How to take the number including dot from an output of one command and use it in another one?

For example, this command

chia wallet show -w standard_wallet

gives this result

Wallet height: xxxxxx
Sync status: Synced
Balances, fingerprint: xxxxxxx

Chia Wallet:
   -Total Balance:         0.192267662015 xch (192267662015 mojo)
   -Pending Total Balance: 0.192267662015 xch (192267662015 mojo)
   -Spendable:             0.192267662015 xch (192267662015 mojo)

I want to take the number 0.192267662015 from the Spendable line to use in another command which will become

chia wallet send -a 0.192267662015

There will only be one Chia Wallet section in the output, and only one Spendable line.

How to write a script to do this? I have been looking up to grep, sed and xargs but not sure how to put them in the use correctly.


1 Answer 1


Since you only have one Wallet section, and you want to use the Spendable amount, the following approach should work:

chia wallet send -a "$(chia wallet show -w standard_wallet | awk '$1=="-Spendable:"{print $2}')"

The idea is as follows:

  • The wallet send command receives its "amount" via command substitution (i.e. the $( ... ) is replaced by the output of the enclosed command).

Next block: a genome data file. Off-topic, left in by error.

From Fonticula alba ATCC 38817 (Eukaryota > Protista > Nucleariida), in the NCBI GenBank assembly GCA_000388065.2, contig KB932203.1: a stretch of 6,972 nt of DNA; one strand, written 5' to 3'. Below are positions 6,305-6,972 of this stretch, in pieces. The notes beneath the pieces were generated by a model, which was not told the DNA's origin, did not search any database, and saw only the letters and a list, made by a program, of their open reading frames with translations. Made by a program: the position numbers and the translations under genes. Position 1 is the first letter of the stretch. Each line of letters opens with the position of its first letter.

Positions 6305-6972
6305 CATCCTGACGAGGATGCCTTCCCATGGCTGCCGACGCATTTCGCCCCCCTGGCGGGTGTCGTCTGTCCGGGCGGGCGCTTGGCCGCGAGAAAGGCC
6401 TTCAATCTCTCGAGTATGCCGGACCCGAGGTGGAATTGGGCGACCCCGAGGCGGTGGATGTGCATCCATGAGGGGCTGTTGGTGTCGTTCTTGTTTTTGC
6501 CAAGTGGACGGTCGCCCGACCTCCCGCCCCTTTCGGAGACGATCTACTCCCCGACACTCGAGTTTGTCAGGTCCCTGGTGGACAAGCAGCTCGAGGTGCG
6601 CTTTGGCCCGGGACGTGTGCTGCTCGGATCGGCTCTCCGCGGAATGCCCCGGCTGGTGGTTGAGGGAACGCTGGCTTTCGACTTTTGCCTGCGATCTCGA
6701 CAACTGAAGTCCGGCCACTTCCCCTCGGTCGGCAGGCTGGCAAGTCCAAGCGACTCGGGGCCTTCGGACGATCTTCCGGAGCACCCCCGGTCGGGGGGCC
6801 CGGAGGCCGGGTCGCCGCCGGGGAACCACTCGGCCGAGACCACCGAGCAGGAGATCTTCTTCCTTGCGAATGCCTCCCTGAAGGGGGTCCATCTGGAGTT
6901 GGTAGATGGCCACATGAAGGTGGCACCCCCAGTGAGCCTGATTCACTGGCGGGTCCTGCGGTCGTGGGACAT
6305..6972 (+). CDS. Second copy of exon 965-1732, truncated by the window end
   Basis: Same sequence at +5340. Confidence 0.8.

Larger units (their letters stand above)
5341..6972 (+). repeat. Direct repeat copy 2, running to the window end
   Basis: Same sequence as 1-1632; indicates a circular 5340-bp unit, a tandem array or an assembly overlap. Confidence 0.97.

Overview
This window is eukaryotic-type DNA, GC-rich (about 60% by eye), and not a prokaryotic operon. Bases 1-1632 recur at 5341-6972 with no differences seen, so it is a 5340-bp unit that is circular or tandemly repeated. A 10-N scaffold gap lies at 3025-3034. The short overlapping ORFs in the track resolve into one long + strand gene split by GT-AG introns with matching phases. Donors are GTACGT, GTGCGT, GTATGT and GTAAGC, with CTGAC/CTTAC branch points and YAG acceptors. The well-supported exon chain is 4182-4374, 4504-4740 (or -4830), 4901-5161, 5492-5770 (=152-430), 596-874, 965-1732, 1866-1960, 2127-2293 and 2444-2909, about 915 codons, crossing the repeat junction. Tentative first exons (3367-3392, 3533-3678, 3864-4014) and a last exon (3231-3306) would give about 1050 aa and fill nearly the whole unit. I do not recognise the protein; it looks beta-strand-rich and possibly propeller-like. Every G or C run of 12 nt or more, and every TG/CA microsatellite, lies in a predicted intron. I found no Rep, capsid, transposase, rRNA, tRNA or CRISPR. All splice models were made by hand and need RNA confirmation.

• The enclosed command is the wallet show command whose output is piped to an awk program for text processing.
  • The awk program will split the lines it receives from the wallet show command into "fields" at (contiguous) whitespace. It is designed to print the second field ($2) if the first field is equal to -Spendable:. Note that this approach works in this simplicity only because the "Key" is a single contiguous string without "internal" whitespace in this particular case.
  • As a result, the $( ... ) used as "value" for the -a option is replaced by 0.192267662015 for the above example.

Since this involves financial transactions, be sure to test the inner command (inside the $( ... )) before doing anything unrecoverable.

If you want to change the number of digits, you can use printf instead of print and use the "well-known" formatting options, e.g.:

awk '$1=="-Spendable:"{printf "%.4f\n",$2}'

If you want to force rounding down, you can truncate the string (as per a comment by Ed Morton):

print ((p=index($2,".")) ? substr($2,1,p+3) : $2)

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